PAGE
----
The spectacle before us, this celestial see-saw, is unlike anything any of us has ever witnessed. To call it the best sunset we have ever seen would be to do the event an injustice. It is not a sunset, it is not a moonrise, it is not of the Earth. What we have just seen belongs to the cosmos, and it assures us that somewhere, perhaps in a place beyond our comprehension – a place that is not a place – there is symmetry and balance. To consider the event an indication of universal order would similarly taint its relevance, as order is an exclusively human concept ill-fit for the wonders just displayed. But there is a connection, a convergence of sorts, at play here. Had our group chosen any other of the multitude of vantage points accessible from camp, the balance would have been upset, the moon being further above or below the eastern ridge at the sun’s disappearance. Had one of our party not broken away breathless from the sun’s performance, the moon’s rising would have been lost, its significance diminished. But no, events and perspectives did converge just so, the heavens revealing to us a glimpse of their essence.
Such events have the power to leave us with changed impressions and new ideas on the nature of things. These occurrences can grab hold of us and fix us to a thought, a question, or a place, never to release their grip. Surely, these kinds of worldview-shaping moments cannot occur often, lest our minds become jumbled by revolution, our senses saturated with the sublime. It follows, then, that moments in which we are let in on a secret of nature, when the inaccessible becomes temporarily tangible, deserve in return an expression of thanks. In other words, there is a place, a necessary place, for gratitude in response to spontaneous displays of nature that leave us speechless and changed.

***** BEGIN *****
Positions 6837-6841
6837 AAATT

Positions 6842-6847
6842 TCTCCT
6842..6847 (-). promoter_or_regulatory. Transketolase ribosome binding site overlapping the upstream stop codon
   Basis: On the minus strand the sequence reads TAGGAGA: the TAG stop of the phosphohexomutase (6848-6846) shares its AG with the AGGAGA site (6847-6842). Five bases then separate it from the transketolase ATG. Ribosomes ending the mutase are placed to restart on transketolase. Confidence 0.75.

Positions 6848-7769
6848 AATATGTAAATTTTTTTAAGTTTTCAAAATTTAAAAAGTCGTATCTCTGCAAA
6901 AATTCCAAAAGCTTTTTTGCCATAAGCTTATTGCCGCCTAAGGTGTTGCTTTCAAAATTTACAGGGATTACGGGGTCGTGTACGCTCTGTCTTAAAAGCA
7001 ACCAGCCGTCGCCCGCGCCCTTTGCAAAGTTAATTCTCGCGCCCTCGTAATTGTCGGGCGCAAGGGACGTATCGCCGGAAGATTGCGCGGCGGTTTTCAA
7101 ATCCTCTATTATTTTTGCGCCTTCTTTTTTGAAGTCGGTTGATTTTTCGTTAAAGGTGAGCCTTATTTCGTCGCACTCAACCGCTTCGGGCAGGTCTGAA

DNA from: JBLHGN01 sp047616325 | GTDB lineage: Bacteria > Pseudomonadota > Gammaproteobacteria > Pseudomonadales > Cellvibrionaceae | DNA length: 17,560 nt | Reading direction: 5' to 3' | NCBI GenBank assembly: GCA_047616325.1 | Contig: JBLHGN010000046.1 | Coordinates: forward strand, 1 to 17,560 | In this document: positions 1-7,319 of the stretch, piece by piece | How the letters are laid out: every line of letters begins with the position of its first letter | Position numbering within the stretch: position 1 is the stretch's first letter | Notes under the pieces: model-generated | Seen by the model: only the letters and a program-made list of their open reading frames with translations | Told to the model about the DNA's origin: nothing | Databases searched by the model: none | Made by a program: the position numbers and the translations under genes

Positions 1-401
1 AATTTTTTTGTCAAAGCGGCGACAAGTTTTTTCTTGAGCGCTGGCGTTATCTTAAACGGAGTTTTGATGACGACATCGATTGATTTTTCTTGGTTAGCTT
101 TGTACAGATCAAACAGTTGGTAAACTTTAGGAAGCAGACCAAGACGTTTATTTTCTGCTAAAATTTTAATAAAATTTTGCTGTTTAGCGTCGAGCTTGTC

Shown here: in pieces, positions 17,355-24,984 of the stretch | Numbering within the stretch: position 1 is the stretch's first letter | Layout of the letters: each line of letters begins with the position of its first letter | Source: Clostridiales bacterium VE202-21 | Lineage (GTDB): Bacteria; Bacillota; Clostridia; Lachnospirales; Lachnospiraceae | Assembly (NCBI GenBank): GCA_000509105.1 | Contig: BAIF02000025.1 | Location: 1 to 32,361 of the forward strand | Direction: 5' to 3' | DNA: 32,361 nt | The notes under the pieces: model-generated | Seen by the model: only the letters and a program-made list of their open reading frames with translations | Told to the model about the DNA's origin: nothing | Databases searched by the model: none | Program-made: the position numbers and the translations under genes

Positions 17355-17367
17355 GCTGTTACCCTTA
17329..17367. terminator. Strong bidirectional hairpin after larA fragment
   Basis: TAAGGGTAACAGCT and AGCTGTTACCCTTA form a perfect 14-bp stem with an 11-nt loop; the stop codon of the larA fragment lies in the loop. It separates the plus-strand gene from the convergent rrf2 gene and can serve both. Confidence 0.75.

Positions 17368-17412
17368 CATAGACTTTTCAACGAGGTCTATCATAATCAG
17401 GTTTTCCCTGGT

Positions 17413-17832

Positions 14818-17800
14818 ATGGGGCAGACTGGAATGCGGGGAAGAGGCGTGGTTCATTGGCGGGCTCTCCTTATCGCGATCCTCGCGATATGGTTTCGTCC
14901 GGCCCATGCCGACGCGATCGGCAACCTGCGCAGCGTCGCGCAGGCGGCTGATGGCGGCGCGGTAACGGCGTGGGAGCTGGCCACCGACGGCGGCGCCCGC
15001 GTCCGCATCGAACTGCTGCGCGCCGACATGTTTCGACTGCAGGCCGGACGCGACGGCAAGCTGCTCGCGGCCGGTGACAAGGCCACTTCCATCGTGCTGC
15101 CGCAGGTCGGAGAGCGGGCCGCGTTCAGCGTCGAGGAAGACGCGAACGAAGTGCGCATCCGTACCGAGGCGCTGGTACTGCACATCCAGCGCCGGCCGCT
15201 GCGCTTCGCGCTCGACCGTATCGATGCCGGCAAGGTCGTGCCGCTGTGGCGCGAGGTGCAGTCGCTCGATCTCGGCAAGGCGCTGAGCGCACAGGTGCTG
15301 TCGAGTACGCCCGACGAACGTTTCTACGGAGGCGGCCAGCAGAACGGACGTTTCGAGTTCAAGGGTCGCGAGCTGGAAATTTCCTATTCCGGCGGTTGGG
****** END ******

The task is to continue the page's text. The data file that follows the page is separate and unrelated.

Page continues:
Thomas Fleischner considers gratitude to be one of the eight essential qualities of a natural historian in his essay “Natural History and the Spiral of Offering.” Fleischner asserts that we cannot accurately and honestly understand our surroundings without first appreciating them for their intrinsic values. In the spiral of offering, it is gratitude that initiates attempts to know and positively interact with the environment that envelops us. In turn, these interactions and efforts at understanding further enrich those who choose to pursue them, as the study of natural history lends itself to insights and illuminations of how the world functions. Gaining such insights leads us back to gratitude, one dimension closer to the center of the spiral and the root of understanding. Of course, there can be no absolute understanding, no center to the spiral, as natural history is an eternal pursuit. But with gratitude, the spiral of offering never ceases in its gifts, and thus is benefited by its limitless nature. It is gratitude and an appreciation for the hints and glimpses that are the keystones to entering the realm of natural history. And once entrained in the ways of the natural historian, it is difficult to avoid gleaning new insights, forever receiving gifts with an unwavering gratitude.
The show has concluded now, the sun is a distant memory and the moon has risen sufficiently to decrease in size and recede in prominence amidst the few stars of the ever-darkening sky. We linger atop our slickrock dome, unable to pull ourselves from this place that has granted us a view of something unfathomably spectacular, reluctant to depart the site of a miracle. One by one, we pry ourselves from our perch and slowly descend back to camp, faintly remembering the remaining obligations and camp chores. But these worldly issues are of secondary importance now, as time will be needed to consider what we have witnessed. Before side-stepping down the final pitch to camp, I walk over to the very edge of the dome and gaze down hundreds of feet to the vegetation in the bottom of an un-named canyon. The twisted juniper, the flimsy Mormon tea – these plants that I can barely make out in the depths of the twilight canyon have nothing to do with the celestial convergence I just experienced. Or do they? Just as I feel a deep sense of appreciation for the sun and the moon, so too do I feel a strange thankfulness towards these individual shrubs and trees. I known not why, but these two plants remind me of the duality recently displayed in the sky. I retreat from the edge of the dome and at last turn for camp and my waiting companions. It may be an abstraction to suggest that the entire universe shares a connection, but such an abstraction can be justified. After all, perhaps it is a universal gratitude that composes the strings binding together all that is known and all that is unknown.